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Demand Media to invest up to $75m in content

Kevin Murphy, October 12, 2010, Domain Registrars

Demand Media plans to invest between $50 million and $75 million in content in 2011, according to the company’s latest IPO filing.

The company, which owns number two registrar eNom, has also disclosed that it plans to list itself on the New York Stock Exchange under the ticker symbol DMD.

Under “Use of Proceeds” in its latest amended S-1 registration form (huge HTML file), filed today with the Securities and Exchange Commission, Demand says:

We currently anticipate that our aggregate investments in content during the year ending December 31, 2011 will range from $50 million to $75 million.

Demand Media’s main business is the advertising it sells against the thousands of freelance articles it publishes every day. It had about $102 million in current assets on its balance sheet on June 30 this year.

Previous text talking about about using the proceeds of the IPO to “acquire or invest in complementary technologies, solutions or businesses” has been dropped.

The amended S-1 spends quite a lot of time talking about a reverse stock split that it is carrying out prior to its public offering.

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4Domains customers transferred to Internet.bs

Kevin Murphy, October 7, 2010, Domain Registrars

Customers from the insolvent registrar 4Domains have had their domains transferred to Bahamas-based Internet.bs, only a few days after ICANN told 4Domains it was shutting them down.

In a notice posted last night, ICANN said that 4Domains had nominated Internet.bs as its registrar of choice for refugee customers, which likely speeded up the transaction.

ICANN’s letter telling 4Domains it was losing its accreditation, alleging multiple breaches of its contract, was sent September 30, last Thursday.

A 4Domains customer contacted me earlier this week to say she had received a renewal notice from Internet.bs (which she had never heard of) as early as Sunday, October 3.

That’s possibly the fastest turnaround between a registrar losing its accreditation and the new registrar taking over to date.

ICANN tells former 4Domains customers worried about fraud that any emails they receive from Internet.bs should link only to internet.bs or internetbs.net.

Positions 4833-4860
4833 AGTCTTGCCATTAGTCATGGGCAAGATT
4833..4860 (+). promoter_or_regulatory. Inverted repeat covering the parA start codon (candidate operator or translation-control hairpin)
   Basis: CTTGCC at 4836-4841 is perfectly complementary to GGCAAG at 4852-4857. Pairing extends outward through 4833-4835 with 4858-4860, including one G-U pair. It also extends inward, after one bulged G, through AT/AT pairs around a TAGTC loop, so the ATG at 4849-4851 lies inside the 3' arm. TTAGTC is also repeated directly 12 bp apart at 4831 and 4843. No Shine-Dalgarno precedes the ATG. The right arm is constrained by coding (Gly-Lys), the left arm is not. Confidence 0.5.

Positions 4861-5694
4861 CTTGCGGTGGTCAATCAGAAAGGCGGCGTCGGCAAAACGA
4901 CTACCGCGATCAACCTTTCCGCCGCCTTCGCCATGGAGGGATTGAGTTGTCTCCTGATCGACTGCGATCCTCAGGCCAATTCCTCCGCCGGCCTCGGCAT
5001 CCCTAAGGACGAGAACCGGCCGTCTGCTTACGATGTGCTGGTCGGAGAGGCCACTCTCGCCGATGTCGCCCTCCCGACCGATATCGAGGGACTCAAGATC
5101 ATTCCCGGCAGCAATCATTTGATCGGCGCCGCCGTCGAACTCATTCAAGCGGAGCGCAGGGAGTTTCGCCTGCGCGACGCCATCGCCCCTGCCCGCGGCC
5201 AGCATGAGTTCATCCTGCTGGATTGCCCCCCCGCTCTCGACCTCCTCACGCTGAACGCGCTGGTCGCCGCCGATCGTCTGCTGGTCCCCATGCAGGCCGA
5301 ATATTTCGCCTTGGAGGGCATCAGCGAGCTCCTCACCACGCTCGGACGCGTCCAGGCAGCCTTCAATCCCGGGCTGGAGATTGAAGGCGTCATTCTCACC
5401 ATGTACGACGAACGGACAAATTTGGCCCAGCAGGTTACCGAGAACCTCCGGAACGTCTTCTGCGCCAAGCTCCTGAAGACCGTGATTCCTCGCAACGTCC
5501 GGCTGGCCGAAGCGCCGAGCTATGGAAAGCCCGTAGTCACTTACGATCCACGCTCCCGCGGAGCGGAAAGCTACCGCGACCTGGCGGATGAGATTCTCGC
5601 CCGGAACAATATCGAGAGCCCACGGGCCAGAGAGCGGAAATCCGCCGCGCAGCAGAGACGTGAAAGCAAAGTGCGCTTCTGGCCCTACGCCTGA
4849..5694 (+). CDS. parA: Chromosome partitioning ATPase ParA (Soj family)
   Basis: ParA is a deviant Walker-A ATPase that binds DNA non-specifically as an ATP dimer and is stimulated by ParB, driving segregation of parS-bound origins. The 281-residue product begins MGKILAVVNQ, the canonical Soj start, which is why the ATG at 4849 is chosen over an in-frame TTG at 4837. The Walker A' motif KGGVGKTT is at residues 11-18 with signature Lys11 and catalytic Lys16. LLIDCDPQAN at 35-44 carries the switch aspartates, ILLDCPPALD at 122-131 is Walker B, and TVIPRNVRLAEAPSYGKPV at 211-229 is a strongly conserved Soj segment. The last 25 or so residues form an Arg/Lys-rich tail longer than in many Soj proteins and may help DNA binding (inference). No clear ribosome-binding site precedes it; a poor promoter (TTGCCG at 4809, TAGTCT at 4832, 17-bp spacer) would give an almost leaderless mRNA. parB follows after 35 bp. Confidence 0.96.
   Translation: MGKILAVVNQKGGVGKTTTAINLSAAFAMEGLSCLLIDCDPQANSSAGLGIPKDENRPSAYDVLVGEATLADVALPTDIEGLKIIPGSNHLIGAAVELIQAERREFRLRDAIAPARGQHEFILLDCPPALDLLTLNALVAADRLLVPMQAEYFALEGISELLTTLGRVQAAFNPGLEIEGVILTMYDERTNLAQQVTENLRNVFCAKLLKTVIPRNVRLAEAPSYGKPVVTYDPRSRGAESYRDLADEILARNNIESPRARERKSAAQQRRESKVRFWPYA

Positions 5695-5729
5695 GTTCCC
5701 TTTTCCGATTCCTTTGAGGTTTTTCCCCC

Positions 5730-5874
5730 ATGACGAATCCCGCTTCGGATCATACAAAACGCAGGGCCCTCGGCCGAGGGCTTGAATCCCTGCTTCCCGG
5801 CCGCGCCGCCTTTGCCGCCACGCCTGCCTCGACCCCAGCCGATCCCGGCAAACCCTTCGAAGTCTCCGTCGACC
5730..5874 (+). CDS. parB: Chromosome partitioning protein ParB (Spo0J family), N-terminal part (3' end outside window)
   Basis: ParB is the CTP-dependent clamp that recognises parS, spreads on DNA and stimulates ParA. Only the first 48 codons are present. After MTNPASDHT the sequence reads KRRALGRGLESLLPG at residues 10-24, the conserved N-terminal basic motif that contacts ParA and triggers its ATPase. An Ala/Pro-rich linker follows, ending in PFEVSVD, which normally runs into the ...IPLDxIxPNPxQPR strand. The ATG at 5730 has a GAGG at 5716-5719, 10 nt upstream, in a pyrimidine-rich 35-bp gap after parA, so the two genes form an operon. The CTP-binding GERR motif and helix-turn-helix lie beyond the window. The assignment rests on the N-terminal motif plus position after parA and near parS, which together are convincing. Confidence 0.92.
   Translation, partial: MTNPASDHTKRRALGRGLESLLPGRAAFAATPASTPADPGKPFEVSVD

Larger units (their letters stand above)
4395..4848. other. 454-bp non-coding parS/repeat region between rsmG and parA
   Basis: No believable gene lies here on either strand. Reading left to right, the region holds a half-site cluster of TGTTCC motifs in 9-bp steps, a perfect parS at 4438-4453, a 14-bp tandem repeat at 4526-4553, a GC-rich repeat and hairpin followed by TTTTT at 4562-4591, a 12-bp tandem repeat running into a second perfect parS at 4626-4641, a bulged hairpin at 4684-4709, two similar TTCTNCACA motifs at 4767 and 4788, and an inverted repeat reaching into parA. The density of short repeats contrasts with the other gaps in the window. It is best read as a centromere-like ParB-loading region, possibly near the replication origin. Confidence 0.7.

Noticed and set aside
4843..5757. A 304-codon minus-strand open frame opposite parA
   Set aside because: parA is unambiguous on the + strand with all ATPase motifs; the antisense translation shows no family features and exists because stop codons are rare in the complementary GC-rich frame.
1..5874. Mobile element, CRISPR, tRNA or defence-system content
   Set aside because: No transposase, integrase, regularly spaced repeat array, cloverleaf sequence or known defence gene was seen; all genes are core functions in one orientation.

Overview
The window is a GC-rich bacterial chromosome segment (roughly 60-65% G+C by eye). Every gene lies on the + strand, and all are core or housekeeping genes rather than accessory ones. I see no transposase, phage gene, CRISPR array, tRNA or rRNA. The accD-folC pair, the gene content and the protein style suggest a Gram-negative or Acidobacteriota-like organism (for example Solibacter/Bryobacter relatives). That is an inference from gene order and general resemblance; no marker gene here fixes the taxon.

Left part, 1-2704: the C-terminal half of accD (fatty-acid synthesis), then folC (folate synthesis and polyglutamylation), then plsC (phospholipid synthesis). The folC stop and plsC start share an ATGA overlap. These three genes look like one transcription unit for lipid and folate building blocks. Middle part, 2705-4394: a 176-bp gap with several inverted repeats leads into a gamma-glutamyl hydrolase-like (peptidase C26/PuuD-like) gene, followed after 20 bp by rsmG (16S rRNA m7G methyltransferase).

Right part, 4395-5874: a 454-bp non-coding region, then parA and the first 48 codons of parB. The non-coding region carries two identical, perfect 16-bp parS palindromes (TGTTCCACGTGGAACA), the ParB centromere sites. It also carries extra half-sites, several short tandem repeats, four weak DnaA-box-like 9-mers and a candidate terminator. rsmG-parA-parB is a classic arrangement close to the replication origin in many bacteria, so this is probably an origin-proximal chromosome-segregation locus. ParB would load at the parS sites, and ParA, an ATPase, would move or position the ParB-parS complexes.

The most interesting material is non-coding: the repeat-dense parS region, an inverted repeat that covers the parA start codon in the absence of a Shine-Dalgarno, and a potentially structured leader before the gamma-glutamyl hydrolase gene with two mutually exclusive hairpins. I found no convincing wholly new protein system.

Customers should probably also be aware that their domains are now handled by a registrar subject to Bahamas law. 4Domains was US-based.

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1,500 premium domains available at reg fee

Kevin Murphy, October 6, 2010, Domain Sales

Earlier today I blogged about how dotMobi had published a list of over 5,000 “premium” domain names that are still registry-reserved.

I thought it might be interesting to see how many of these strings were still available in other top-level domains. If they’re “premium” you’d expect them to have been snapped up long ago in TLDs such as .com and .net.

But that doesn’t appear to be the case.

I ran all 5,108 strings on the dotMobi list through Go Daddy’s bulk registration tool, to see how many were still available in other TLDs, and the results were a little surprising.

More than 80 are still available in .com, although none appear to be English. I suspect some may even be typos of non-English words (pornigrifia.com, for example).

About 375 of .mobi’s premiums are currently unregistered in .org and/or .net. Most are non-English, but there are a handful of exceptions, such as wildparties.org, tooshort.org, and gas-propane.org.

(I’ve no idea why these are considered “premium” domains under .mobi or any other TLD)

Perhaps most usefully, there are well over 800 strings on the .mobi list that have yet to be registered in the new .co namespace, hundreds of which are in English and (I think) Spanish.